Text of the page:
A model of patience

The Baltimore Sun

Teacher Barbara Garber said that she has not heard Teresa Baker raise her voice once in the 13 years that the principal has been at St. Philip Neri School.

Baker, she said, handles every problem with gentleness and respect.

"That patience - she's been a model for me," said Garber, who has taught at the school for 40 years.

Baker, 60, a former nun, has presided over major changes, helping the Roman Catholic school in Linthicum Heights manage a $2 million addition in 2001, which included a library, computer center, art room and day care facility.

"Reading and technology is key to education today," Baker said. "To me, it's the hub of the school."

School officials are so grateful to their principal, who retires in June, that this month they named the library in her honor. The ceremony was attended by County Executive John R. Leopold, state Sen. James "Ed" DeGrange Sr. and state Dels. Mary Ann Love and Theodore J. Sophocleus.

Baker has been a teacher and an administrator for 39 years. A Pennsylvania native, she served as principal of St. John the Evangelist Elementary School in Hydes from 1981 to 1991. She returned to teaching and spent four years at St. Pius X in Towson and came to St. Philip Neri in 1995.

When she arrived, the library consisted of several bookshelves in a small room. She made it her mission to change that.

The addition allowed space for the school to move its gym, cafeteria and parish offices out of the main building. Baker reconfigured the three floors of the school to allow for the library and computer center. This year, the school finished installing a $300,000 air-conditioning system and replaced a failing boiler.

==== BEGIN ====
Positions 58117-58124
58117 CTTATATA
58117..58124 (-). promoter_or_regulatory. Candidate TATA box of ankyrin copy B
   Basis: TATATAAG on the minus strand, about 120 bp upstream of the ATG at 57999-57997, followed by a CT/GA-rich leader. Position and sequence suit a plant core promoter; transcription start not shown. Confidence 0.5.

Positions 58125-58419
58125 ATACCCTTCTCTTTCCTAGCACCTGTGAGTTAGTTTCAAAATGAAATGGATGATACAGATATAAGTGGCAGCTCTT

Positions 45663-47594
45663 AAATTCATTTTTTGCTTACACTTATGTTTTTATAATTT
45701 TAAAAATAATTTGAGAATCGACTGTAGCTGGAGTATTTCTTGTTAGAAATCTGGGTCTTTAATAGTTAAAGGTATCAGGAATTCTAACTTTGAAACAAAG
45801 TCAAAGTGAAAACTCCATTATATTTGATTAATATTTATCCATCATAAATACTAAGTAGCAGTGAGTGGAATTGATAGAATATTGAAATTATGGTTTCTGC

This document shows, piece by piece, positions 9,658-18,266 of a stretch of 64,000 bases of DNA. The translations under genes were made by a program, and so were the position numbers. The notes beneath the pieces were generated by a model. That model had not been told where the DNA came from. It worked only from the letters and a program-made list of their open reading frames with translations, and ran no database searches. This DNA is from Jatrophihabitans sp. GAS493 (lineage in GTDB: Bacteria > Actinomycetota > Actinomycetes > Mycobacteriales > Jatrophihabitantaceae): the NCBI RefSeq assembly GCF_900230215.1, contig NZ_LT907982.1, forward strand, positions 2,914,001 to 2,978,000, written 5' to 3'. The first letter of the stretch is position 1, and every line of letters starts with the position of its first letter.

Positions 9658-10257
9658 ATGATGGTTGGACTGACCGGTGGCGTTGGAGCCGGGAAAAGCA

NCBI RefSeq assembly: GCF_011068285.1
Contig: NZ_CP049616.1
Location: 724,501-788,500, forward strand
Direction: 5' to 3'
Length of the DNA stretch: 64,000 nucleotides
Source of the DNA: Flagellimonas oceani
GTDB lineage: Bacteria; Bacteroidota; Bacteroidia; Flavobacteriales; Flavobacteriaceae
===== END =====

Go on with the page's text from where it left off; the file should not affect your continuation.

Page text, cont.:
The Sisters of Notre Dame de Namur founded the school in 1965, but they no longer teach there because of declining numbers in their order. Because the school has to rely on lay teachers, it has been susceptible to the same financial pressures facing other schools with increasing salaries, health care and other costs. Those pressures have led the school to raise its tuition from $1,700 a year in 1995 to $4,500 this fall.

Baker believes the increase has led to a decline in enrollment - from 500 students in 1995 to 430 today.

To help stem that decline, Baker put a marquee in front of the school about five years ago to help showcase the school. Three years ago, she added a full-time development director, Cecelia Hildebrand, to step up marketing. She has placed advertisements in newspapers and publications, such as Sound Off, the newspaper that serves residents at Fort Meade. Baker believes that the school will benefit from the impending expansion at the Army post, which will bring thousands of jobs into the county over the next five years.

"We already have six to eight families who have moved in because of BRAC," also known as the base realignment process, Baker said. "We're trying to reach out to that community."

Baker also has been working on plans to add a prekindergarten program to the school in the hopes that those students will stay.

Baker says her philosophy in running the school has been to make it a comfortable environment for students. To that end, she has guided teachers to chat with students, even if they are not in their classes.

"It needs to be a home away from home," she said. "It provides a happy place for children, and that helps them learn."

Her students had no trouble deciding what to get Baker for retirement - a beach umbrella and chair, a towel, flip-flops, a crystal lighthouse and other things to use while she lounges at her home in Ocean City.

Baker has made it no secret how much she loves the ocean, and she plans to live at the shore permanently once she can sell her home in White Marsh. She also will do crafts and volunteer at a public library.

The school has not selected a replacement yet.

Copyright © 2019, The Baltimore Sun, a Baltimore Sun Media Group publication | Place an Ad